• The planned size of your operations
  • Whether you will be working in a risky sector
  • Whether you intend to take on employees
  • Whether it is just you starting the business or whether there will be several owners
  • Whether you have bad credit personally

Below we have provided details of some of the business structures that a start up business will commonly use and the pros and cons of each.


Should I Be Self Employed?

Being self employed, also known as being a sole trade, is one of the simplest business structures available to new business owners.

The main benefits of being a self employed sole trader are:

  • It is cost effective.
  • There are no complex filing requirements, as there are with owning a limited company.
  • It is ideal for someone looking to test the water before they commit to setting up a limited company.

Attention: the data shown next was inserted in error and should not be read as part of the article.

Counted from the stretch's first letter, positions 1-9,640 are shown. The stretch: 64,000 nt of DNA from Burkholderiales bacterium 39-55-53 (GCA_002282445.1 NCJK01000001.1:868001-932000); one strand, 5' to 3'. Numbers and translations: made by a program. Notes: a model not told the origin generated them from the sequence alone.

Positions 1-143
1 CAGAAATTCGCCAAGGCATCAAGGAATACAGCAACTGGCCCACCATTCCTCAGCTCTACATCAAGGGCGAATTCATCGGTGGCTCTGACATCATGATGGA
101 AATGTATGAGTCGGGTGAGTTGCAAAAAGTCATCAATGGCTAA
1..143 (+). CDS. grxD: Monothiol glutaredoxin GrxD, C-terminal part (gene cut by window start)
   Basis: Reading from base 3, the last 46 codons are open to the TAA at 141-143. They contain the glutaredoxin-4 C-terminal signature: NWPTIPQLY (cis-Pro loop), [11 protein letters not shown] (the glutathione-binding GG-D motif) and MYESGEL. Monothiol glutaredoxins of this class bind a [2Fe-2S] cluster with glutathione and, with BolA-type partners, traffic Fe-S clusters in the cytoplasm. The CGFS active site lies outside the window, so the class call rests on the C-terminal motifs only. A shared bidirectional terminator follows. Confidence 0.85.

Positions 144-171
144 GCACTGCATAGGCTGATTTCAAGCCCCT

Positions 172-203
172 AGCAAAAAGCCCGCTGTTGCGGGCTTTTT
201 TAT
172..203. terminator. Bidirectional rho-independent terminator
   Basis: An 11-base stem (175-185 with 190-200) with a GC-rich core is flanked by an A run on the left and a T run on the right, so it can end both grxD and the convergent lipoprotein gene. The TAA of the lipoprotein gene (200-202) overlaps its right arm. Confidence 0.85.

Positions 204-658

• Your accounts are not publicly available for all to see.
  • You can easily convert your self employed sole trader business into a limited company down the line.

There are some down sides to being a self employed sole trader:

  • It is not always the most tax effective business structure.
  • You can pay higher rates of tax if you have other sources of income.
  • You are taxed in the year that you make profits.
  • If the company was to become insolvent, you would personally be liable for the debts.
  • If the business is sued, you would personally be liable for damages and your personal assets could be at risk.
  • If you have bad credit, it may be difficult to obtain funding or even open a business bank account.

You cannot have a business partner unless you setup a partnership (which we will cover in more detail below).

There are less tax planning opportunities as a self employed sole trader.